Their next stop was the active mining areas of the asteroid. These corridors were much rougher, and Rhett explained why as they walked through. “We’re less careful about the dimensions of our cuts right now. We follow the ore as much as possible. Since the immediate living and operational areas we need are already cut, we don’t know exactly what we’ll have to turn these tunnels into. We try to limit the width and space them well apart in case we have to dig into the sides.”
    “Doesn’t that mean you leave behind a lot of useful ore?” Rebecca wore a confused frown.
    “We certainly do. The metal isn’t the main point of these efforts though. Well, it isn’t supposed to be,” Rhett corrected himself. “It would be better not to mine further into the asteroid until we know what to build back here. The realities of business demanded otherwise.
    “Material to finish the Cup and revenue are both things we need, otherwise we probably wouldn’t mine in the interior right now. Better to tow in smaller, equally metal-rich asteroids and break them apart. Until the Cup was usable that wasn’t an option. Now that it is we’ll slow down in here. Of course, we need water first.” He sighed and spread his hands.
    Joseph laughed, familiar with the frustrations of running a business. “Always something to go wrong, isn’t there?”
    Rhett nodded. “The change in our timetable is a pain, but we’d all like to keep drinking so there isn’t much to do but deal with it. Our tug is out fetching a water-ice asteroid for us right now. It won’t be nearly as big as the Cup could contain. Just enough to fill the storage tanks we built, and then we can get started on metal-bearing asteroids. Come on, I’ll show you the ore storage deck and then we can see the Cup up close.”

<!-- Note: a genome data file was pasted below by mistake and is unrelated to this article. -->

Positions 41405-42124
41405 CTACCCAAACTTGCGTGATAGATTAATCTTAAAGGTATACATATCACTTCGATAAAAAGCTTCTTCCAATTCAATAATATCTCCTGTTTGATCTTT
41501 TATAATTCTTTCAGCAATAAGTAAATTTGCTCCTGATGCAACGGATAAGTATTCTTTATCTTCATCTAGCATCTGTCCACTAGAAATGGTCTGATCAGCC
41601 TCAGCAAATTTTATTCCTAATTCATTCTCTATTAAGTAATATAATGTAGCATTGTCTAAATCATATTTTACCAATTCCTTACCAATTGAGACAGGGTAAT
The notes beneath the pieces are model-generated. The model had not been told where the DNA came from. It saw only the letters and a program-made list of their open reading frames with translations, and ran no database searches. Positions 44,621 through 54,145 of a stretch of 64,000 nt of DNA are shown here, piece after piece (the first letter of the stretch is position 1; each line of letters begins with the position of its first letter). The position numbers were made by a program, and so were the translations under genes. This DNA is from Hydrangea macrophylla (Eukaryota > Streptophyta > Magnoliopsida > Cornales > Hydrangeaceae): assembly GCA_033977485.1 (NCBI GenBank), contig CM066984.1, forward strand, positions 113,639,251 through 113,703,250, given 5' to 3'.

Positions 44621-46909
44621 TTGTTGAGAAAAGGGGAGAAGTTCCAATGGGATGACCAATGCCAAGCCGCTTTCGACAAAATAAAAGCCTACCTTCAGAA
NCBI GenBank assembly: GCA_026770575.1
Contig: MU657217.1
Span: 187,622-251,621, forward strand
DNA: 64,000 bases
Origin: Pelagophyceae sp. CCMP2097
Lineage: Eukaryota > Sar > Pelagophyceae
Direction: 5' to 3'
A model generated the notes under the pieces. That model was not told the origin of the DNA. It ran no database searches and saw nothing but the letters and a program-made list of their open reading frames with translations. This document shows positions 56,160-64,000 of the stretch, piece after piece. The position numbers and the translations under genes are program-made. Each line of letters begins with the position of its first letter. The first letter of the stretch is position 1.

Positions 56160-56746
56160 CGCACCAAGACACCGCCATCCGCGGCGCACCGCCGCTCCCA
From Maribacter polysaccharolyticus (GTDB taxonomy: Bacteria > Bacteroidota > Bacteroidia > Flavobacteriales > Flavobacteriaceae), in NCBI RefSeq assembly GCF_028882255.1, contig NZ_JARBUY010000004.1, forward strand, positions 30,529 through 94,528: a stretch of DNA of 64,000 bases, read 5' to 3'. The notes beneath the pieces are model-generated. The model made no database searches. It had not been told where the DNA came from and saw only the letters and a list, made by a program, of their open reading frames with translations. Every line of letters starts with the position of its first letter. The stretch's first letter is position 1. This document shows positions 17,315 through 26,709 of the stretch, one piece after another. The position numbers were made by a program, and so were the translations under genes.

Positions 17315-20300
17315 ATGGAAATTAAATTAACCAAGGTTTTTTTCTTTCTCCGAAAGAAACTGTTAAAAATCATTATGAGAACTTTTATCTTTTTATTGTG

The ore storage deck was up several levels and further down the asteroid from the living quarters. As they got closer Joseph realized the reason for the distance. The noise and vibration got louder the closer they came. Rhett stopped to open a cabinet when they reached the main doors.
    “You’ll need these on the deck.” He distributed hard hats, earplugs and safety glasses to everyone who didn’t have armor on. “You two will want your helmets on.” Joseph and Rebecca reached to unhook theirs from their tethers. “It’s too loud in here to talk other than by radio, so just take a look around. Once we’re across by the Cup and can hear ourselves think again, you can ask any questions that occur to you. Ready?” At their nod, he put on his own helmet and mashed the button to open the doors.
    On the ore storage deck, three loaders worked to move massive piles of ore across the room into giant holes, the two hoppers that fed Great Mandan Laker. The operators wore armor similar to Rhett’s, which must be a type specific to the dangers of mines. One operator who wore steel gray armor with blue accents raised one hand to wave at the newcomers as the loader drove past them. Joseph waved in return.
    The deck was huge, the ceiling over a hundred feet above them. Its size wasn’t a surprise, since it would eventually have to hold enough ore to load several ships the size of Laker. Piles of ore were stored in a dozen high tunnels cut deep into the asteroid, separated by type. Other pieces of heavy equipment were parked here and there around the room.
    After the long walk across the deck they passed through another door and Rhett motioned that they could remove the protective gear. They ascended several more levels to reach the Cup, where Rhett took them as far as the airlock that would provide access to the structure.
    Once they had seen the outside, he led them back about a hundred feet to the Cup’s control center. Cameras all around the Cup sent video to the screens that covered the room’s walls, providing a view of the structure’s every angle. There were over a dozen control stations around the room that looked not unlike
    “How does this thing work exactly?” Rebecca asked. “The others may know already, but I rarely even thought about mining until I was aboard Laker.”
    “You’re not alone there.” Nathan examined one of the large masts displayed on a monitor. “It’s pretty much all new to me as well.”
    Rhett stepped over to the screens with a smile. “It’s complicated to do, but not so complicated to explain.” On one of the monitors he pointed out the booms at the ends of the masts. “These open outward so that our tug can lower an asteroid into the Cup. Once the tug has it positioned correctly, we close the cup and anchor it to the masts.”